context.HttpContext.Response.Write( "</textarea>" );

You can also create extension methods for the Controller class to create these upload results just like any other result from the action methods:

public static FileUploadJsonResult FileUploadSuccess( 
this Controller controller, string successMessage = null ) { return new FileUploadJsonResult { Data = new { Success = true, Message = successMessage } }; } public static FileUploadJsonResult FileUploadFailure(
this Controller controller, string errorMessage ) { return new FileUploadJsonResult { Data = new { Success = false, Message = errorMessage } }; }

Here you can create a custom object with any structure in the Data property that will be delivered to the client in JSON. The code above just signals the result of the file upload in the Success property, and returns a detailed status message in the Message property that can be displayed by the browser.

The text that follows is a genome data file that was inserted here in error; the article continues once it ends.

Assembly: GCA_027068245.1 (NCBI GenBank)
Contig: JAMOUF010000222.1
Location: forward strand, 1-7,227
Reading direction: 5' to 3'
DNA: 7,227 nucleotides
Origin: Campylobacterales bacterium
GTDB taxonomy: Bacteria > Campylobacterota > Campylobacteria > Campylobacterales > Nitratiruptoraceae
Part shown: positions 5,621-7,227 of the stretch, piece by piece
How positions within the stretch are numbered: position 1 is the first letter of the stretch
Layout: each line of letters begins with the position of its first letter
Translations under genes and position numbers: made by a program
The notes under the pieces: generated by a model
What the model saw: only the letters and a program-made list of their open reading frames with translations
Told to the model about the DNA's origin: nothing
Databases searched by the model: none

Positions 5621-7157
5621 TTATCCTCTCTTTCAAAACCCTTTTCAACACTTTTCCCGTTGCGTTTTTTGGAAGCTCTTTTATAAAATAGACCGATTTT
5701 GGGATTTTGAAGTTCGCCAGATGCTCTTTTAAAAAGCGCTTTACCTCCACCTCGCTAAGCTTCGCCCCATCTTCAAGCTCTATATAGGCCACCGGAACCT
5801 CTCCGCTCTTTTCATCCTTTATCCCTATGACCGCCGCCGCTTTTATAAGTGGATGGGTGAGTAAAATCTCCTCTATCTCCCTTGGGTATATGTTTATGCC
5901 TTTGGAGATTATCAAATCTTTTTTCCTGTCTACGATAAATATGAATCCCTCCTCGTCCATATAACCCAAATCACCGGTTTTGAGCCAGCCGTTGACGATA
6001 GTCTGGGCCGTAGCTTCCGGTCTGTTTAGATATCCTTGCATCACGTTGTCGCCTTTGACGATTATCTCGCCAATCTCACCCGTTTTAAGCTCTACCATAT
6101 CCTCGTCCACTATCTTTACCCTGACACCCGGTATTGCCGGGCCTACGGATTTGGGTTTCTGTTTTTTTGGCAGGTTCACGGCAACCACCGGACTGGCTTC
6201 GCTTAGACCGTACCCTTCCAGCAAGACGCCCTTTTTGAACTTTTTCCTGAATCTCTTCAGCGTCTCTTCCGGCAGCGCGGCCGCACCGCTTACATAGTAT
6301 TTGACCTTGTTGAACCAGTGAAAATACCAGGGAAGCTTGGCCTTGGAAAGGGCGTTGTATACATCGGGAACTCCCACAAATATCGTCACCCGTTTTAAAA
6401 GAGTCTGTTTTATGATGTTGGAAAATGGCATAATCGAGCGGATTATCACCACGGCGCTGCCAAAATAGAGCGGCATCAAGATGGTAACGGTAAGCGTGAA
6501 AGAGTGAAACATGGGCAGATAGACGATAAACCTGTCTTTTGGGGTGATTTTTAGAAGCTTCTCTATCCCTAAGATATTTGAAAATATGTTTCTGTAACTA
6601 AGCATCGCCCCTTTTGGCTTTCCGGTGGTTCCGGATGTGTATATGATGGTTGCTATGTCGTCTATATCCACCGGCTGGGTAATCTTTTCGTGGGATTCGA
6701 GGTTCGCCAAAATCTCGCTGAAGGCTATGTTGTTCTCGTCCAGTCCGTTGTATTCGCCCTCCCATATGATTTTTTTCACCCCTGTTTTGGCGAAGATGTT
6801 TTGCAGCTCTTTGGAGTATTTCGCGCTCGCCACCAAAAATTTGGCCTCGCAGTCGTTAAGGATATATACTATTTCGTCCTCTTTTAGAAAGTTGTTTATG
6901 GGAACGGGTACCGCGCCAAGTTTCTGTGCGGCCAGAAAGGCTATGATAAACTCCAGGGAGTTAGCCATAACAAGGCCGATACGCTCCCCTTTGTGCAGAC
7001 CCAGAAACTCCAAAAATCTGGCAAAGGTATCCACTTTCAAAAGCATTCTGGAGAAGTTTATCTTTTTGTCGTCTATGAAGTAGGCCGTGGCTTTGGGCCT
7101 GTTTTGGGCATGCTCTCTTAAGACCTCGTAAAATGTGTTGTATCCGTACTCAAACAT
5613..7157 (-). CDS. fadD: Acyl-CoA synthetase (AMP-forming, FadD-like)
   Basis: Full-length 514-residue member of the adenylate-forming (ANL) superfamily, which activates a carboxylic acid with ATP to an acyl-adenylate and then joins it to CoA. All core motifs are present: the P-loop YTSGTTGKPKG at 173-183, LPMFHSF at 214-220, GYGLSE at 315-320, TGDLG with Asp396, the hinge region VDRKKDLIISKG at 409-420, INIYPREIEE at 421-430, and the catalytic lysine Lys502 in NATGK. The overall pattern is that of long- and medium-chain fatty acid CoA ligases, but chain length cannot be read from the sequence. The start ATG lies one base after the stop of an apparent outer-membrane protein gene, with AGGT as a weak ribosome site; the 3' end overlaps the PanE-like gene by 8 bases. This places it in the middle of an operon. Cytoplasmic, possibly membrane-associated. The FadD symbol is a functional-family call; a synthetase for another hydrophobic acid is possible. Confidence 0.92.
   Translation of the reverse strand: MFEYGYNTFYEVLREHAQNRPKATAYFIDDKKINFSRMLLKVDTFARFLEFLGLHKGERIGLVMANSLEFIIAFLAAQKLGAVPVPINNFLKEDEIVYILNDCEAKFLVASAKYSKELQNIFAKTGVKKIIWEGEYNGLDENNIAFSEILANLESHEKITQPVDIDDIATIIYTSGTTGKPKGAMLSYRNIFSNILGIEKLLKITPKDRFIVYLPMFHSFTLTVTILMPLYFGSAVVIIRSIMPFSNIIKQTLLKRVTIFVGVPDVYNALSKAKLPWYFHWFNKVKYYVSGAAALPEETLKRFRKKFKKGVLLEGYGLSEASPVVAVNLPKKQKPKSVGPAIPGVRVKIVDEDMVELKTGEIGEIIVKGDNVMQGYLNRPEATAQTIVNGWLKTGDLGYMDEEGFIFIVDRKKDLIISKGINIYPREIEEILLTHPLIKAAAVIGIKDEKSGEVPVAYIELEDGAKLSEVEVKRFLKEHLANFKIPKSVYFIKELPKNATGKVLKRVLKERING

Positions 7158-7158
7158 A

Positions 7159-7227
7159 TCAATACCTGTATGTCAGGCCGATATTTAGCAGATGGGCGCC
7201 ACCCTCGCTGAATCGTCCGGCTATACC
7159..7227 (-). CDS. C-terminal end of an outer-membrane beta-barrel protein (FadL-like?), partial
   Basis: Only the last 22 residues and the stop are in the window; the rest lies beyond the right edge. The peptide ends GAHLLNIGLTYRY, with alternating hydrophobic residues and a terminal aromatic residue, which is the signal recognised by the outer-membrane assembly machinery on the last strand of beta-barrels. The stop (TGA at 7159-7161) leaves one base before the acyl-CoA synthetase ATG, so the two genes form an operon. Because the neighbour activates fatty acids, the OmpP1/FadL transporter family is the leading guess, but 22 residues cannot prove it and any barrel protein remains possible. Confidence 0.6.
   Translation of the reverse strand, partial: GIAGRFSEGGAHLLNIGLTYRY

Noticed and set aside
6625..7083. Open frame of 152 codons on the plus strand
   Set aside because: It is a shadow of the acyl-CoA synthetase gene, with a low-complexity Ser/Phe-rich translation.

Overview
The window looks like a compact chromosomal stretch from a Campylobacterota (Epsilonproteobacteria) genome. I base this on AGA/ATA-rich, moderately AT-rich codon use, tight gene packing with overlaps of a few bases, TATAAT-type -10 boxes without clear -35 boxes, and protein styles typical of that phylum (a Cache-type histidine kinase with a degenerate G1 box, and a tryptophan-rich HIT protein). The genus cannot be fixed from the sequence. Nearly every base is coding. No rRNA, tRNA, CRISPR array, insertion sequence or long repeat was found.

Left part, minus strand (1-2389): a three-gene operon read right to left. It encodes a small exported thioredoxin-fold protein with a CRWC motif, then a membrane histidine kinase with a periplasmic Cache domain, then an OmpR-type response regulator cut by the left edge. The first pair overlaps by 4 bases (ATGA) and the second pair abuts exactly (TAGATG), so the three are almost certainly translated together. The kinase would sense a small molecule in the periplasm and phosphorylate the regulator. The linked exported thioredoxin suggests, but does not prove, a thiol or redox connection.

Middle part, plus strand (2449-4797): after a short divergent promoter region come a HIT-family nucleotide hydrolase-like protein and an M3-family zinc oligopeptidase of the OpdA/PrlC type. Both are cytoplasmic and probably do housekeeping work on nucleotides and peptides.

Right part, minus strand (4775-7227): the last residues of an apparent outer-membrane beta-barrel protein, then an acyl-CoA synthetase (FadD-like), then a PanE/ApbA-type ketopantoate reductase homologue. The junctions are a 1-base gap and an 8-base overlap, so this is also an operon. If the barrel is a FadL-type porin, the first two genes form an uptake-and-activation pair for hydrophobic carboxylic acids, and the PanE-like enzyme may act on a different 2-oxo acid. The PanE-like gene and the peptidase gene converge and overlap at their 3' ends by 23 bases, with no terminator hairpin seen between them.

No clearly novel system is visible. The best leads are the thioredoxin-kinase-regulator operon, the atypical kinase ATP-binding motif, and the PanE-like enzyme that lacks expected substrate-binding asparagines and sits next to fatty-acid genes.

So now you have fully functional server side: a form that POSTs to an action which validates the input, and if every field is valid, processes the values and returns a status in a JSON object.

Let’s implement the client side, of course with the jQuery Form Plugin. As its name implies, this is a jQuery plugin that you can apply to the jQuery object which wraps the form element (the $form in this case):

    iframe: true,
    dataType: "json",
    beforeSubmit: function () {
}, success: function (result) { // TODO
}, error: function () { // TODO
} });

You usually have to implement the following callback functions:

  • beforeSubmit: this is called before the POST is sent to the server. This is where you can display a “please wait” message, a progress indicator, or simply block the form controls using the jQuery BlockUI plugin.